When I arrived at the Patchwork Road though, my worries started to melt away. The road remains wide and well-paved, but the crop fields replace low-rise buildings and shops. I visited on a weekday, so there were very few cyclists around and cars rarely passed by.


Feeling the wind as I rode along the road, I felt exhilarated even under the gloomy sky.


The Patchwork Road is actually a network of roads cutting through local farmers’ fields. The vegetable fields are mostly green and brown, together forming a quilt-like landscape, hence the name Patchwork Road. The artistic crop fields weren’t intended for tourism, but thankfully, the farmers and the town allow us to travel along the roads and see their fields as long as we respect the farmers and their vegetables. See one of the cute signs below.




Summer is the best season to drive or ride along the Patchwork Road. The farmland reaches its green peak, occasionally sprinkled with flowers. While it can be hot sometimes, electric bicycles can help a lot. I was also worried about riding uphill at first (I had fallen off a bicycle while trying to go uphill before and couldn’t help being wary…), but with an electric bike, it felt easy even for me. To add, the hills of Biei are mostly gently undulating, so they probably wouldn’t be too scary for most people. How I wish rental electric bicycles would be available in Thailand.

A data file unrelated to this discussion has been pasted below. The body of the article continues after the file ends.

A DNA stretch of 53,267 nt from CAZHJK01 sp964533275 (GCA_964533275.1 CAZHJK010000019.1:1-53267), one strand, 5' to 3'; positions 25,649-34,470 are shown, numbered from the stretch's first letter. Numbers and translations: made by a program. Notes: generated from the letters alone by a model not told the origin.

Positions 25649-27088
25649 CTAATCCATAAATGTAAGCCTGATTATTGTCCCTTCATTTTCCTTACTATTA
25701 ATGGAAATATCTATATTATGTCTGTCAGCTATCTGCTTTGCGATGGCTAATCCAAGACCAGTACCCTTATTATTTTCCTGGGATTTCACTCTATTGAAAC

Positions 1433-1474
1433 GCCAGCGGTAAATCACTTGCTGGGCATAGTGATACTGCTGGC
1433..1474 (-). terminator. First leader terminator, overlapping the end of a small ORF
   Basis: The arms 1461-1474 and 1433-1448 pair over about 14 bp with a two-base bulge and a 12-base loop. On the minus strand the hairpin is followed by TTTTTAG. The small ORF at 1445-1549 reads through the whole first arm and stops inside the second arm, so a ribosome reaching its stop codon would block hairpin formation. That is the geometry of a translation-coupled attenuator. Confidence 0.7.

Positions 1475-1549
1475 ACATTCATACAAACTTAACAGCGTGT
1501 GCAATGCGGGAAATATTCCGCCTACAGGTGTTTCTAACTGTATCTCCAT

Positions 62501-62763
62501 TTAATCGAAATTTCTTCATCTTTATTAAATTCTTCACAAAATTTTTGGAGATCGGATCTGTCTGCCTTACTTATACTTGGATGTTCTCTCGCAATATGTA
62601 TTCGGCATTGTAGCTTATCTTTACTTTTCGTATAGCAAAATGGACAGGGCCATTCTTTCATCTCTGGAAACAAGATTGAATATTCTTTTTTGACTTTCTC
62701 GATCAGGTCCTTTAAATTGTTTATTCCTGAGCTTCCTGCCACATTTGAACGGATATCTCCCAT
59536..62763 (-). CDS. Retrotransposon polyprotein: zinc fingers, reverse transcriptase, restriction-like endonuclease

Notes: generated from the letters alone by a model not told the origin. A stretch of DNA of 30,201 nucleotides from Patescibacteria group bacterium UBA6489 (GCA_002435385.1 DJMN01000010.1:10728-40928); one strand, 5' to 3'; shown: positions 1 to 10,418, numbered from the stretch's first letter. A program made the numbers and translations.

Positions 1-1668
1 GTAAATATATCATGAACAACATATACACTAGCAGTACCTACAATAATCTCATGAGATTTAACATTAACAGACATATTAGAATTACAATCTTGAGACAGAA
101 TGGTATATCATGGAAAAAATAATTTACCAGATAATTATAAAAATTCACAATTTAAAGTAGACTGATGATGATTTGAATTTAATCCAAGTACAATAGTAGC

Nice to see Hokkaido’s famous potatoes while they are still in the fields. It was my first time getting so up close to farmland outside Thailand and I was very excited since Thai farmland and Japanese farmland are different. I felt like what I saw in the Harvest Moon video games came true.


The farmland of Biei is dotted with iconic trees. Some of these trees have become renowned for decades since they caught the eye of Japanese creative and marketers and got featured in commercials, product packages, and TV dramas.


The first tree on the Patchwork Road is Ken and Mary Tree. The lone poplar tree was starred in Nissan Skyline car commercial in the 1970s.


The yellow house near the Ken and Mary Tree is Pension Ken and Mary, with Tree Terrace Cafe. It seems nice to stay overnight in Biei if you have time and budget.



Mild Seven Hill is well-known for a group of larch trees, which was planted as windbreak, but it has become iconic like other trees on the rolling hills of Biei. The name Mild Seven Hill came from the 1970s ad for Mild Seven cigarettes which featured the hill and the larch trees.


The rain clouds were rolling in, but I got to keep rolling on.


The three oak trees faraway are called Parents and Child Tree. They do look like a family.





In Potato no Oka (Potato Hill) area stands another famous oak tree called Seven Stars Tree. The tree was not on the Seven Stars cigarette package. I was positively distracted by the row of trees behind the Seven Stars Tree though and ended up forgetting to take a picture of the Seven Stars Tree, haha.


A closer look at the Parents and Child Tree.